Rising water level forces out businesses on Lake Baringo
THE STANDARD INSIDER
By Caroline Chebet | July 21st 2020
Although it is barely 11 am, several tour guides and boat riders are seated under a tree on a raised ground outside Kampi Samaki Health Centre, which is already submerged in water.
The guides and riders are discussing on survival tactics following dwindling visitors and swollen lake that has resulted in huge losses.
On an ordinary day, a boat owner would pocket Sh6,000 and a boat rider and tour guide would pocket Sh1,000. Compounded with pandemic and the swelling lake, over 30 boat riders and 30 boat owners can now barely make anything in a day.
“We have pulled out our boats because there is no business at all. The lake is flooded and has affected businesses leading to dwindling number of visitors whom we depended. We currently survive on less than Sh100 a day,” Fox Oduor, a boat rider said.
Lined up within the small town by the shores of the magical lake that hosts several islands, are hotels that have incurred huge losses but are struggling to remain afloat while putting in mitigation measures.
At Soi Safari Lodge in Lake Baringo, it is all a hub of activities to mitigate the floods that has seen the hotel loose Sh30 million in revenues.
“The swelling lake has seen some of our infrastructures submerged. Initially, we had a 144-bed capacity but currently, we have 60-beds. We are also working on mitigating the effects [we] are redoing some infrastructure like building a new gate and putting up gabions to reduce the impact of waves,” said Peter Chebii, the manager of the hotel.
So far, the hotel has used Sh3.5 million in building gabions and projects to use over Sh10 million in putting up more gabions and redoing some infrastructure.
“Mitigating the impacts is very expensive and the county department should also help these hotels that have been affected. A gabion costs Sh 5,000 and we have to put up 700 of them to reduce the impact of waves,” Mr Chebii said.
The hotel is however taking advantage of backup facilities they had put up like the conferencing halls and the extra rooms.
“The good thing is that we always had a backup. The remaining rooms are secure and far from floods and we also have an extra conference and dining hall after the other two submerged. We are racing against time so that we can open up the place for business since we have put in place all measures to curb against the spread of the pandemic,” he added.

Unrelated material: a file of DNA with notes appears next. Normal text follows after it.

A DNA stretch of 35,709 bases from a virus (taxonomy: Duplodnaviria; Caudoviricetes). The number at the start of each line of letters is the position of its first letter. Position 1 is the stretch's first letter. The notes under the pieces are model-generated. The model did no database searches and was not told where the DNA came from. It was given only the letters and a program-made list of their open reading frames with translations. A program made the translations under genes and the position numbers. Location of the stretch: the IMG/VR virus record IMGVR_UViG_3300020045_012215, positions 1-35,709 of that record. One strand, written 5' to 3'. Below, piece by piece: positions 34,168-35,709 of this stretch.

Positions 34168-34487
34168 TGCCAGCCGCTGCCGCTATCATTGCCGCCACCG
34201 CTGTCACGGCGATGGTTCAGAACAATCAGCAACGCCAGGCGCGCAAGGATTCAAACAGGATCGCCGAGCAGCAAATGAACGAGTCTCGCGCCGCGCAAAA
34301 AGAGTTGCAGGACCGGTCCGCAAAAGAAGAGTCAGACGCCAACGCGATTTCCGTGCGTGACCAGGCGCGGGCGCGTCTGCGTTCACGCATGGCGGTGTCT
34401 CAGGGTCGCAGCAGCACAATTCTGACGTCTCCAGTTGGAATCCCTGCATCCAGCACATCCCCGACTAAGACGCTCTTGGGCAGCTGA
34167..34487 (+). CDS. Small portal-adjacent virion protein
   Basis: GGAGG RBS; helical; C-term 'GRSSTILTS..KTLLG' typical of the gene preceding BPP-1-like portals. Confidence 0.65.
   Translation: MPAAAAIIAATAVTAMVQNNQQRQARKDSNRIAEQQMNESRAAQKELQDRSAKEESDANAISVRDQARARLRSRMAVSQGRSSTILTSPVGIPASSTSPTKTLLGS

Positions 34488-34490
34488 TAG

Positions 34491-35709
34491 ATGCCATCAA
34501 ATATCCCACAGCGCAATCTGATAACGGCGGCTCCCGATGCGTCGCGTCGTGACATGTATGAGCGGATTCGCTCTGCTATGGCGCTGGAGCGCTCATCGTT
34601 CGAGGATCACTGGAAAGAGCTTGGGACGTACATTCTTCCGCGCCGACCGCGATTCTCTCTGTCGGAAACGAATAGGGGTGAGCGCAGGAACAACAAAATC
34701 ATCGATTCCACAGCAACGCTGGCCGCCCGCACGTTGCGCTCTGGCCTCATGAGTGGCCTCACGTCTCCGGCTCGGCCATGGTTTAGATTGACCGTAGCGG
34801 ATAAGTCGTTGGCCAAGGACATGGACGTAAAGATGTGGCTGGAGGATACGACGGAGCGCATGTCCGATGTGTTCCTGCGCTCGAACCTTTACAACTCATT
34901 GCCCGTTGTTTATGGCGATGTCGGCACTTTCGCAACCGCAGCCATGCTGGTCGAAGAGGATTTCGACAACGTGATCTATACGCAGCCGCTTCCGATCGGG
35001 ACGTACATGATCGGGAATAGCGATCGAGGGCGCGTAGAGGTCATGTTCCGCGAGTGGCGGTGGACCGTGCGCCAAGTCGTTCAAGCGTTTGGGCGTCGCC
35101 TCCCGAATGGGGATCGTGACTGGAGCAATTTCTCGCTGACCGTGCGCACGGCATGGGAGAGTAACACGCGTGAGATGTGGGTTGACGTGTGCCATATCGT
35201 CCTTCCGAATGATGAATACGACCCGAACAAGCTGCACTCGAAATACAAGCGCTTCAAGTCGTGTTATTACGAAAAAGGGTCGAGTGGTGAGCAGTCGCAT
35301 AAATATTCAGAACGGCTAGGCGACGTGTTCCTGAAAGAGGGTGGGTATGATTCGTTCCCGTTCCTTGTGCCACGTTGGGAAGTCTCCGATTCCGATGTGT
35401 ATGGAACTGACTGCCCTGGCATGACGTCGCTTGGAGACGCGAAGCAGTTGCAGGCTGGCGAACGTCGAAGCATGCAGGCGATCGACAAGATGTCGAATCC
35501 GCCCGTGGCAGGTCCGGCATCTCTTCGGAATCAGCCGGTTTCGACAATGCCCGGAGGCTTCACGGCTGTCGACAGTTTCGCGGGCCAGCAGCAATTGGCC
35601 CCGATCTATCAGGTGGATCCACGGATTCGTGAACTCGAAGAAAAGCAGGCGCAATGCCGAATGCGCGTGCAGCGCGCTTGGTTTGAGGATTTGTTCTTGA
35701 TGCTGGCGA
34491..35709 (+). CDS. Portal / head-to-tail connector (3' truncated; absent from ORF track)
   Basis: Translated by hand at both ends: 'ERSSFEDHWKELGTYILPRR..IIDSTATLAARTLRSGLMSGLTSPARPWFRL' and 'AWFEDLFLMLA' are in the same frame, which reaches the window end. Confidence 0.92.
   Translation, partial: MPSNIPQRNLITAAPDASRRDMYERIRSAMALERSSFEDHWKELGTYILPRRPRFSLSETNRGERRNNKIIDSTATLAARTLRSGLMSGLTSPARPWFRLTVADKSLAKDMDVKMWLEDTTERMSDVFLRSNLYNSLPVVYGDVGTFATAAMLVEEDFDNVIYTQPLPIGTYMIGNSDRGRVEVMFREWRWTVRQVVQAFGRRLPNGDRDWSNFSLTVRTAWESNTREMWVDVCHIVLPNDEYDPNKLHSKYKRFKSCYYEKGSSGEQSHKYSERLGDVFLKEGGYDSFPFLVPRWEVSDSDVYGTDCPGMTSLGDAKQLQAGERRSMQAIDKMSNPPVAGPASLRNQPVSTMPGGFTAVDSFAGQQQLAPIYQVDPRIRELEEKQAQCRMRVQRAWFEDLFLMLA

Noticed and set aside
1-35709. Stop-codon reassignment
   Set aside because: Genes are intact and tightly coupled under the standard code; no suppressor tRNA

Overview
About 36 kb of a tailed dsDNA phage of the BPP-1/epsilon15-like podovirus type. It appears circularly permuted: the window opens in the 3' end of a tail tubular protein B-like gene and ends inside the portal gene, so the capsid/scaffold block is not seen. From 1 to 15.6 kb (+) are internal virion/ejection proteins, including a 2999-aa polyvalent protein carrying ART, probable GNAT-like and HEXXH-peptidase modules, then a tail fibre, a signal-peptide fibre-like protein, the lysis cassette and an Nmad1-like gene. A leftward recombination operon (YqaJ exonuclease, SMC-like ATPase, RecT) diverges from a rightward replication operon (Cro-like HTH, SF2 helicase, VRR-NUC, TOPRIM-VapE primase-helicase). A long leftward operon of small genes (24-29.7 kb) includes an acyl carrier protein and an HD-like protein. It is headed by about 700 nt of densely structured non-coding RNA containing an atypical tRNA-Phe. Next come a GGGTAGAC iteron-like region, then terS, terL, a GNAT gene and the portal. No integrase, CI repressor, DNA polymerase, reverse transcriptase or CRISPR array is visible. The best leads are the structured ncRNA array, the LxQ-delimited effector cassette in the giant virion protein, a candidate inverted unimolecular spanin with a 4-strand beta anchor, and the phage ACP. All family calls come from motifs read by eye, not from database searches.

The surging waters of Lake Baringo has also affected Tumbili Cliff Lodge and island on the shores of the lake but the hotel is also using tactical means to mitigate.
“The hotel is not affected but access road has flooded. We are putting up a bridge to help visitors cross over,” Mr Titus Chepkangor, a staffer in the hotel said.
And while Robert’s Camp and Lake Baringo Country Club has totally been submerged and hotels have since been closed; Lake Baringo warden Jackson Komen said the hotels are scouting for an alternative place to move in to.
Other hotels including Island Camp and Samatian Island have also been affected by the floods. However, the hotels can still accommodate some guests in some rooms on the higher ground.
The floods have also reduced the size of Longcharo Island where the seven endangered Rothschild giraffes were marooned since 2013. The giraffes were trapped in the island following the swelling of the lake.
According to the warden, the island was initially 100 acres but has since reduced to only 10 acres where the seven giraffes roam.
“Plans are underway to urgently translocate the giraffes because the lake is increasing by the day,” Komen said.
According to Joshua Chepsergon, the swelling of the lake caused Kampi Samaki town that depended entirely on tourism losses amounting to billions. The town supported hotels, conference facilities, health centres, churches, a department of fisheries and a childcare centre.
“We have only experienced heavy rains in the last three days but unfortunately, the lake has been swelling a lot. In Kampi Samaki alone, the losses are worth billions due to floods coupled up with effects of coronavirus pandemic,” Mr Joshua Chepsergon, the chairperson of the town said.
Esther Keitany, a staffer at AIC Childcare centre that provides therapies and education for physically disabled children said already, two dormitories, a workshop where children undergo therapies and dining hall have since submerged.
“The centre depended on well-wishers as most of the children here are from disadvantaged backgrounds from banditry-prone areas. The well-wishers are however undergoing tough times during this period and coupled up with submerged facilities, it will make it hard for children and those who were dependent on therapy sessions at the centre,” she said.
Other facilities that have since submerged include Ng’enyin community conservancy, a local initiative targeted at conserving birds. Others include Lake Baringo secondary school and Loruk primary and Loruk Day secondary school.
“We are also starring at the situation where Loruk road that connects Marigat and Chemolingot will be disconnected by the floods. The road is a key security surveillance road in the region but it is almost submerged,” Mr Willy Limo a curator said.
The disconnection of Loruk-Marigat road, he said poses a security challenge in the volatile zones.
The floods, Mr Limo said, has caused numerous job losses as hotels have incurred losses and others cannot keep up with payrolls.
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